Home World The killer Googled how to kill Bunnings’ partner with an ax

The killer Googled how to kill Bunnings’ partner with an ax


A woman who brutally killed her ex-partner with an ax she bought from Bunnings looked up how to do it online before taking a taxi to a police station to confess to the murder, a court was told.

The woman, who cannot be named for legal reasons but has been given the alias Gina Smith by the court, stabbed her 35-year-old ex-partner several times as he lay with his iPad in the upstairs bedroom of their St Mary’s townhouse. in Western Sydney in September 2020.

A sentencing hearing in the NSW Supreme Court on Friday heard the 36-year-old flew into a “jealous rage” when she thought her partner was cheating on her.

The court heard that at the time Smith was the subject of an arrest warrant for assault.

According to the common facts, at the time of Smith’s murder, her partner’s “perception of infidelity” “was sufficient.”

Camera iconThe woman, who cannot be named but has been given the alias Gina Smith, killed her ex-partner with an ax in 2020, a court was told. credit: NCA NewsWire

She texted her ex-partner while he was with another woman.

The court heard her ex-partner told the woman he was with that the message was from his “dangerous” ex-partner who was violent and abusive.

While he was with the woman, Smith sent 19 text messages berating him for having sex with someone and tried to call him between 5.30am and 1pm.

Judge Natalie Adams told the court that Smith had been searching the internet for a month before and on the day of the murder.

“She said her emotions got so high that she went out and bought an ax and then killed him,” Judge Adams said.

Smith’s quests included: “Can you kill someone with hot boiling water” and “Is it really easy to kill someone with a knife.”

She also searched: “How to kill someone with an ax” and “What part of the body is the fastest to kill someone with an ax?”.

Judge Adams told the court earlier this evening that the 36-year-old man bought the ax from Bunnings but later lied to police about where it came from.

Smith asked several friends to take her to the hardware store, but eventually caught a cab waiting outside while she shopped for Trojans everywhere.

Bunnings/Garden Centres
Camera iconThe woman took a taxi to Bunnings, where she bought an ax, which she later used to kill her ex-partner. NCA NewsWire / Hey Gerard credit: News Corp Australia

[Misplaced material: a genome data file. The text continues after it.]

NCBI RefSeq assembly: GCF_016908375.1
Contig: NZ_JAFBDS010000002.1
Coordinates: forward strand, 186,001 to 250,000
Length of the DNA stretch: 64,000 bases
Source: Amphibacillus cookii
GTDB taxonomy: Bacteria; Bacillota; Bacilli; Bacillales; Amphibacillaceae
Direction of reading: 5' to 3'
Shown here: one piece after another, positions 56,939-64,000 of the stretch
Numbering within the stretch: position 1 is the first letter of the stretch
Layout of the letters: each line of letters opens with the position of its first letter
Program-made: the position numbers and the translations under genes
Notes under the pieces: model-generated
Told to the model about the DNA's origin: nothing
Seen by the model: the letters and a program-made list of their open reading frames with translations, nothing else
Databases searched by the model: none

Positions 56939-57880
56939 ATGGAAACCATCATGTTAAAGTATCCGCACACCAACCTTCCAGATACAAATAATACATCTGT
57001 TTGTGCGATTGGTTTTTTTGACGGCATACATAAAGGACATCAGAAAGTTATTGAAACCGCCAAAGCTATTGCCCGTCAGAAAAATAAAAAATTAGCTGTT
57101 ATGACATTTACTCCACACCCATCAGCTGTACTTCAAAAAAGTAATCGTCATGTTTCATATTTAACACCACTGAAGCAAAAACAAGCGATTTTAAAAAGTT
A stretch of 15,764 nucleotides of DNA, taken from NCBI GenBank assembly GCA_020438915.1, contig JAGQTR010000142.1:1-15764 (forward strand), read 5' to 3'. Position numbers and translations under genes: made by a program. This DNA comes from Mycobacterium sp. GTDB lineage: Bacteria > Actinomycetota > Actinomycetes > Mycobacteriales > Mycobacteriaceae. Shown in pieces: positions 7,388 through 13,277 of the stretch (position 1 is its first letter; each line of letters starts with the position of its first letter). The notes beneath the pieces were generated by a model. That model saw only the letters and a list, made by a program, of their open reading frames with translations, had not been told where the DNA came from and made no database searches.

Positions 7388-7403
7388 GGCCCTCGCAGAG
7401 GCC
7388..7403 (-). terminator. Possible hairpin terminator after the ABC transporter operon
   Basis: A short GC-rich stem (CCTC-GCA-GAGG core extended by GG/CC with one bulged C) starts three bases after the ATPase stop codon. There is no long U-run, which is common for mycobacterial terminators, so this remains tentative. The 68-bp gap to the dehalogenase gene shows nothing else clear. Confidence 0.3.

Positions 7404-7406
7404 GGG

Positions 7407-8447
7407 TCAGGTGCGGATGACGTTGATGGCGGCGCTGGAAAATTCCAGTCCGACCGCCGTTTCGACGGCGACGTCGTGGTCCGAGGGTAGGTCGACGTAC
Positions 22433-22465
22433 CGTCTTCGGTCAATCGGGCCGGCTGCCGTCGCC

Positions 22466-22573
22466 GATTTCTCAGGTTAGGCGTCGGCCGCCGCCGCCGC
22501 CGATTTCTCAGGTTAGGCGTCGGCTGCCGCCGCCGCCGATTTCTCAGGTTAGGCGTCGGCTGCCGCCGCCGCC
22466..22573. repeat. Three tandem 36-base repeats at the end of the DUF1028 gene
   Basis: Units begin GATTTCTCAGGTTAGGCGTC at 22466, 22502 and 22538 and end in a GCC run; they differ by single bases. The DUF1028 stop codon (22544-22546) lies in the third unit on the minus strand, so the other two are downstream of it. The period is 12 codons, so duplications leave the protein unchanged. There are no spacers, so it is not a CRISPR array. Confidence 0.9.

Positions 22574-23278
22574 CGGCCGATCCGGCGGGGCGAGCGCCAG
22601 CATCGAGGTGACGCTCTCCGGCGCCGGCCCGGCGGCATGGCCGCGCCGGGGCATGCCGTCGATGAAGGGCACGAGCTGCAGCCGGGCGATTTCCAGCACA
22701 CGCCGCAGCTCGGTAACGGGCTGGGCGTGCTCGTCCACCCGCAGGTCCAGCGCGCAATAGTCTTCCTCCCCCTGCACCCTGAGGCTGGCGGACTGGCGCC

The court was told she sent several text messages to her local pastor at 8.24pm on the night of the murder.

“You might hear something on the news, I might end up in jail,” one message read.

“I can’t fight this anymore.”

Smith waited until the next morning and did more Google searches before CCTV footage showed her smoking a cigarette outside the Sydney Street home.

She called a taxi, which took her to the police station, where she appeared “calm” and admitted to murdering her ex-partner, but made up many lies.

While Smith immediately confessed to killing her ex-partner, prosecutor Gabrielle Steedman and defense attorney Bernadette O’Reilly argue over the timing of the murder.

Ms Steedman claims the woman killed him in the evening, ordered UberEats and left the body sitting overnight.

But Ms O’Reilly said her client claimed she went to a shop the next morning where she was “extraordinarily dressed with make-up” before killing the 35-year-old.

“Her appearance and the immaculate condition of the clothes she presented at the police station during questioning suggest that these were the clothes she had been wearing after the murder,” Ms Steedman told the court.

Supreme Court Foundation
Camera iconThe woman faced a sentencing hearing in the New South Wales Supreme Court on Friday. NCA NewsWire / Bianca De Marchi credit: News Corp Australia

Ms O’Reilly told the court that Smith’s relationship with her former partner was “volatile” and “marked by domestic violence”.

She admitted that jealousy, anger and revenge played a role in the brutal murder.

The victim’s devastated aunt appeared in court and delivered a victim impact statement where she emotionally told the court that her family had suffered greatly following his death.

“Calling my late sister after that phone call with the police was one of the hardest things I’ve ever had to do,” Ms Roberts told the court through tears.

“My family and I… can’t cope.”

Ms Roberts said it was difficult for her family to “comprehend” why her nephew had been “taken” from them in “such a horrible and cruel way”.

She said her sister and the victim’s mother, Helen, was “suffocating with grief” and her mental health had deteriorated since her son’s death.

“Helen sat silently among our family, hunched over her phone, looking through pictures of her son and grandchildren, and I heard her sob,” she said.

“Her heart was suffocating with grief – the loss of her son cut her life short.”

Smith will be sentenced on November 4.


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